One or two plain lessons may be drawn from these words. There is an “if,” then. However great the powers of Christ and of His work, however deep the desire and fixed the purpose of God, no fulfilment of these is possible except on condition of our habitual exercise of faith. The Gospel does not work on men by magic. Mind, heart and will must be exercised on Christ, or all His power to purify and bless will be of no avail to us. We shall be like Gideon’s fleece, dry when the dew is falling thick, unless we are continually putting forth living faith. That attracts the blessing and fits the soul to receive it. There is nothing mystical about the matter. Common sense tells us, that if a man never thinks about any truth, that truth will do him no good in any way. If it does not find its road into his heart through his mind, and thence into his life, 107 it is all one as if there were no such truth, or as if he did not believe it. If our creed is made up of truths which we do not think about, we may just as well have no creed. If we do not bring ourselves into contact with the motives which the Gospel brings to bear on character, the motives will not mould our character. If we do not, by faith and meditation, realize the principles which flow from the truth as it is in Jesus, and obtain the strength which is stored in Him, we shall not grow by Him or like Him. No matter how mighty be the renewing powers of the Gospel wielded by the Divine Spirit, they can only work on the nature that is brought into contact with and continues in contact with them by faith. The measure in which we trust Jesus Christ will be the measure in which He helps us. “He could do no mighty works because of their unbelief.” He cannot do what He can do, if we thwart Him by our want of faith. God will present us holy before Him if we continue in the faith.

And it must be present faith which leads to present results. We cannot make an arrangement by which we exercise faith wholesale once for all, and secure a delivery of its blessings in small quantities for a while after, as a buyer may do with goods. The moment’s act of faith will bring the moment’s blessings; but to-morrow will have to get its own grace by its own faith. We cannot lay up a stock for the future. There must be present drinking for present thirst; we cannot lay in a reserve of the water of life, as a camel can drink at a draught enough for a long desert march. The Rock follows us all through the wilderness, but we 108 have to fill our pitchers day by day. Many Christians seem to think that they can live on past acts of faith. No wonder that their Christian character is stunted, and their growth stopped, and many a blemish visible, and many a “blame” to be brought against them. Nothing but continual exercise of faith, day by day, moment by moment, in every duty, and every temptation, will secure the continual entrance into our weakness of the strength which makes strong and the purity which makes pure.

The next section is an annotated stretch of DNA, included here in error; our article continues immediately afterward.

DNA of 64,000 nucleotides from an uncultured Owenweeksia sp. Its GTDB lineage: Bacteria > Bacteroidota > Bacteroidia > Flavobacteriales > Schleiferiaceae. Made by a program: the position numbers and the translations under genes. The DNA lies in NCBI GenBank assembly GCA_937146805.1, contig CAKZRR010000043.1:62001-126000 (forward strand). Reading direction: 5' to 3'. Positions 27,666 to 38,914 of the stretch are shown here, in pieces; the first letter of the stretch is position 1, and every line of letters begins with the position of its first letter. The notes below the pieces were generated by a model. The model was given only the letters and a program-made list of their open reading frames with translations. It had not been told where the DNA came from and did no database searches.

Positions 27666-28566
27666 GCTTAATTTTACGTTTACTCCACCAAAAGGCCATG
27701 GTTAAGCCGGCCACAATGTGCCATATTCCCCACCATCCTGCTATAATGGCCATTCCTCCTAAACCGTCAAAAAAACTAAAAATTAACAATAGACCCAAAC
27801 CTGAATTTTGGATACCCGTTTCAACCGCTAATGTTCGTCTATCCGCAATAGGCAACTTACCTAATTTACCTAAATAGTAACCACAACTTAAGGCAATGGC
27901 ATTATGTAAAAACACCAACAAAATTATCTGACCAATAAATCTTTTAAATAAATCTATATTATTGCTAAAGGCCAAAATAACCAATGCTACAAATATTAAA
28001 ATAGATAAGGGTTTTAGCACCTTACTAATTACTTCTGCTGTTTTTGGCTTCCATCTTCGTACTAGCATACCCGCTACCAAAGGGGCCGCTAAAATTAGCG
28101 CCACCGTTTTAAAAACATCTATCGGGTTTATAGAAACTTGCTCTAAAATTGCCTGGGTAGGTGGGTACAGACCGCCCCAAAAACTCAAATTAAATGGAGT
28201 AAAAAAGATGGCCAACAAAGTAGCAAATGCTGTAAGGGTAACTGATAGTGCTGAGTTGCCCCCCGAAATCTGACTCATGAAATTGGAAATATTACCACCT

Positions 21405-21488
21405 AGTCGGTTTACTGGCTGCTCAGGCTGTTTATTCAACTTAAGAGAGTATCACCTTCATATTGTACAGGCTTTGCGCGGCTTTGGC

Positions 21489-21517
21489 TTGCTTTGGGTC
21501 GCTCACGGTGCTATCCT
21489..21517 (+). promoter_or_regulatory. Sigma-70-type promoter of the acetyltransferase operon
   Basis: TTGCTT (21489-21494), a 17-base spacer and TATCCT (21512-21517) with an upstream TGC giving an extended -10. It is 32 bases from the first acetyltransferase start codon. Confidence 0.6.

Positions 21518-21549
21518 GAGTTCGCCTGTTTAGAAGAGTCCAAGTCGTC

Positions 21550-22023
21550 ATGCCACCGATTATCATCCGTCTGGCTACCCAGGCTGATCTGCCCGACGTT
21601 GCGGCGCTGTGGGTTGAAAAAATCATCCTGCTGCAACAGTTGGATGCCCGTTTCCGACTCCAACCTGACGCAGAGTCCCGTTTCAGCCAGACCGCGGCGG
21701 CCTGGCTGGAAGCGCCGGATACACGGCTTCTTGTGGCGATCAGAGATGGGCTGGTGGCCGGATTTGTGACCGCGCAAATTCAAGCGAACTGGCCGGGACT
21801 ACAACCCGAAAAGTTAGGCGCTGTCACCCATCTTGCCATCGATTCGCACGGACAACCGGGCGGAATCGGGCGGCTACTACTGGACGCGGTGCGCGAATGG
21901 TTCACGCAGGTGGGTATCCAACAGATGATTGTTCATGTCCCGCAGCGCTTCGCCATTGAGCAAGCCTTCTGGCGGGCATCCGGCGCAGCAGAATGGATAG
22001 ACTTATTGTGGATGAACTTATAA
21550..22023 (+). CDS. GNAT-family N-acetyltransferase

Then again, if we and our lives are to be firm and stable, we must have a foundation outside of ourselves on which to rest. That thought is involved in the word “grounded” or “founded.” It is possible that this metaphor of the foundation is carried on into the next clause, in which case “the hope of the Gospel” would be the foundation. Strange to make a solid foundation out of so unsubstantial a thing as “hope!” That would be indeed to build a castle on the air, a palace on a soap-bubble, would it not? Yes, it would, if this hope were not “the hope produced by the Gospel,” and therefore as solid as the ever-enduring Word of the Lord on which it is founded. But, more probably, the ordinary application of the figure is preserved here, and Christ is the foundation, the Rock, on which builded, our fleeting lives and our fickle selves may become rock-like too, and every impulsive and changeable Simon Bar Jonas rise to the mature stedfastness of a Peter, the pillar of the Church.